Also asking people that have gone through a reno what their experience was like can be gold. It can give you a more realistic expectation and also advise you on pitfalls to avoid and ways to make things work during the process. If you like the finished look of their kitchen, ask for referrals of where they purchased certain items or who they worked with…word of mouth is the BEST way to connect with someone new.
2. Hire a Professional…or Two!
Whether you choose to go with a specialized kitchen designer or a family friend that owns their own business, CHOOSE WISELY. Yes, I am saying that loudly and emphatically! The trust factor is huge in a renovation and you want to be confident that when you are not there, whoever is in charge is looking out for your interests, and not cutting corners or doing a sloppy job. It’s you that must live with this so getting the job done properly and to code is of the utmost importance!
I would also suggest that if you hire a General Contractor, that you also consider an Interior Designer as well (yup…gotta toot my own horn a bit!). Some companies offer this service included in their package, others do not; but if you can afford it, (even for a consultation on a smaller job) it can make or break your final kitchen design.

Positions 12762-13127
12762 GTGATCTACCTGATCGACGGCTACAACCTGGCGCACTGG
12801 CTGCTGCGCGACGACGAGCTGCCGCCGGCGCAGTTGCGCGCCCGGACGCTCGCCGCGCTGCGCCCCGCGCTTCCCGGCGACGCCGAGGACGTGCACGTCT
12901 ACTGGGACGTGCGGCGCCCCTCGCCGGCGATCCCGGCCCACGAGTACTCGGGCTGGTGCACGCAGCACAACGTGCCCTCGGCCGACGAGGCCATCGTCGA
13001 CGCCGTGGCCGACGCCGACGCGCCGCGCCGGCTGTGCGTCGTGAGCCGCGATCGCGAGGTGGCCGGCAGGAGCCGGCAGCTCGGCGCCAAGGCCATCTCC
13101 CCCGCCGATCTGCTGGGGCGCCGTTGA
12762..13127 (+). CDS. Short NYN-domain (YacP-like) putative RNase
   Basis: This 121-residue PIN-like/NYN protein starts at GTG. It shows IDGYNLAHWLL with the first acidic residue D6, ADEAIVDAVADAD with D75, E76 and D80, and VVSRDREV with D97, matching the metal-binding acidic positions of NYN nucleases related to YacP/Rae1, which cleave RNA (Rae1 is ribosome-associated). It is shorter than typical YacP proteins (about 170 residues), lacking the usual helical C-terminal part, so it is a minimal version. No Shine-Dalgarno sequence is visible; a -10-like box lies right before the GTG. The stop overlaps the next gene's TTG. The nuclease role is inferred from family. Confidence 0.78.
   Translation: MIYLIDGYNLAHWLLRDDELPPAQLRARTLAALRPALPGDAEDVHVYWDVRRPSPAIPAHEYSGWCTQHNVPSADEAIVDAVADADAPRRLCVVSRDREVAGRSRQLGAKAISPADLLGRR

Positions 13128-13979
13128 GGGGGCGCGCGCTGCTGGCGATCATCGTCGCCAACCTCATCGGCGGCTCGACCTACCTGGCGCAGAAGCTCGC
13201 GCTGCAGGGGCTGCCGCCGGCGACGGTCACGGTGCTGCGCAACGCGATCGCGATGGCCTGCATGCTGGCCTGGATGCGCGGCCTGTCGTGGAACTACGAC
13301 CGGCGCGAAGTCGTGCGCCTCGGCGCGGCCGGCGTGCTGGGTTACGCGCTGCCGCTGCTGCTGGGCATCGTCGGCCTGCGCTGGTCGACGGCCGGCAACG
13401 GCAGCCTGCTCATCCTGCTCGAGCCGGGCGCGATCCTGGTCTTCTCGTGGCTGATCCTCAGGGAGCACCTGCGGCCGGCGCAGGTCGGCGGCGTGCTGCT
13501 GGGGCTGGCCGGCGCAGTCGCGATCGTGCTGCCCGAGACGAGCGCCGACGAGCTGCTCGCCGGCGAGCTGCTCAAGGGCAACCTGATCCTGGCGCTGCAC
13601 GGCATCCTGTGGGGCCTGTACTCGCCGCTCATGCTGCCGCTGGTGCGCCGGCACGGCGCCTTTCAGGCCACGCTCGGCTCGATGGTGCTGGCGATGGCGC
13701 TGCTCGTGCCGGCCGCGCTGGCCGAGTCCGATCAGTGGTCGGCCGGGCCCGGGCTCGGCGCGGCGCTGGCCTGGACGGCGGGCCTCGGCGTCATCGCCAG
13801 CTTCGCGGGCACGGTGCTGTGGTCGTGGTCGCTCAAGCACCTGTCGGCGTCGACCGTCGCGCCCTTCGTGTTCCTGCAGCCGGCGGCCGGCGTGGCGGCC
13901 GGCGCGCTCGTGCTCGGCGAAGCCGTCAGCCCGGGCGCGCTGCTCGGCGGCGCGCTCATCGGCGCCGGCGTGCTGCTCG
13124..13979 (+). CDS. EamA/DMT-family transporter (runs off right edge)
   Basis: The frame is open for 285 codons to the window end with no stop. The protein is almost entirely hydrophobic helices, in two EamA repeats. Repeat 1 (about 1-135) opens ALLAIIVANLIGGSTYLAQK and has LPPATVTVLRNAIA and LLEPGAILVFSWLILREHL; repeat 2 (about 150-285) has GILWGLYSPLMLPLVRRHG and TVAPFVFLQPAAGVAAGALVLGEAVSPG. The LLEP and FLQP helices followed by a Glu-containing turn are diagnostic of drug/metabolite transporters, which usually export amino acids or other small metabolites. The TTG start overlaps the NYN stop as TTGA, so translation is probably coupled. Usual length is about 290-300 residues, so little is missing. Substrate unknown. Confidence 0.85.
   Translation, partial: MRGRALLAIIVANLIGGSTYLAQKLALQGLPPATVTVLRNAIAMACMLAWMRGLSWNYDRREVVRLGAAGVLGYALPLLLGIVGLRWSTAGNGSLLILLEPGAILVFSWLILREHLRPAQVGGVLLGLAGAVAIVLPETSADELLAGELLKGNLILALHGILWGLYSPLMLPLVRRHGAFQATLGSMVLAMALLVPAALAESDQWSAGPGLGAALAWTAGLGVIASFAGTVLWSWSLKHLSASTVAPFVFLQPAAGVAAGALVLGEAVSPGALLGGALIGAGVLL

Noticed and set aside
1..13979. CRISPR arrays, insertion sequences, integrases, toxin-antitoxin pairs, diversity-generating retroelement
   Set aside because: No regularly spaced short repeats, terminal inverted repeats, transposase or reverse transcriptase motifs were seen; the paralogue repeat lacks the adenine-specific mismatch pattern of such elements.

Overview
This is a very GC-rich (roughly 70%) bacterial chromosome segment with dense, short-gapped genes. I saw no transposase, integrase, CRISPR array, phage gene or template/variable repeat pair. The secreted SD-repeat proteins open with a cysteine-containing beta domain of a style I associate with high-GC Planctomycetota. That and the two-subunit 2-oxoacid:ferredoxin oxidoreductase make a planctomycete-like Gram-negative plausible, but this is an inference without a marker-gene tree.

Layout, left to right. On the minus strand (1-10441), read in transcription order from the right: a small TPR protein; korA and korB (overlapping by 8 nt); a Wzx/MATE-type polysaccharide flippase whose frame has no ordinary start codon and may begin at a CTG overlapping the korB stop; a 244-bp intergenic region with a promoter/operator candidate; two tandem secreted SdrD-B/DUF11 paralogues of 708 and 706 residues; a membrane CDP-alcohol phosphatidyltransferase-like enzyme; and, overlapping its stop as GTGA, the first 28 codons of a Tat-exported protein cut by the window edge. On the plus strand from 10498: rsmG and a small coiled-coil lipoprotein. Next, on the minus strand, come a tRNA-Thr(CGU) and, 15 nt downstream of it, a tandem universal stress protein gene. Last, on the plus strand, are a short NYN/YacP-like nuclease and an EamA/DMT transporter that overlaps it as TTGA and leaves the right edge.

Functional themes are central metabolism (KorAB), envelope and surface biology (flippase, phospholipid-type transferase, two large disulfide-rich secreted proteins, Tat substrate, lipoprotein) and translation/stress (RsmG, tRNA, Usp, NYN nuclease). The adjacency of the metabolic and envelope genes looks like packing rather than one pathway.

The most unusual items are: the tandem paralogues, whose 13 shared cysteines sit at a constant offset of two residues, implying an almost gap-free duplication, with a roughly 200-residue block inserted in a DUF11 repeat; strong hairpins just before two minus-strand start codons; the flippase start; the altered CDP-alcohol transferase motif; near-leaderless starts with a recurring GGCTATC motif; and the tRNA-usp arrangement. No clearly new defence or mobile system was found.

In my humble opinion, it isn’t a luxury, it is a necessity.
Some designers offer shopping services where they will take a day and meet with you to iron out your finishes, so your space is all you dreamed it would be and you have their keen eye and design experience to help you get it all just right without having them oversee the entire job.
And I want to add one more thing…a contractor is not a designer. They can offer tips and ideas that can make the space functional, but he/she likely doesn’t have the same level of training that an Interior Designer has regarding finishes, durability, and how to create the inviting atmosphere crucial to the design of the home. Please remember that!
3. Think Long Term
Families grow and change, and with that so do the needs of the most hard-working room in your home. When planning, think ahead 5 or 10 years and make decisions that will work best for the future. Even if you know that you may not be living there for too much longer, consider what would be best for resale value.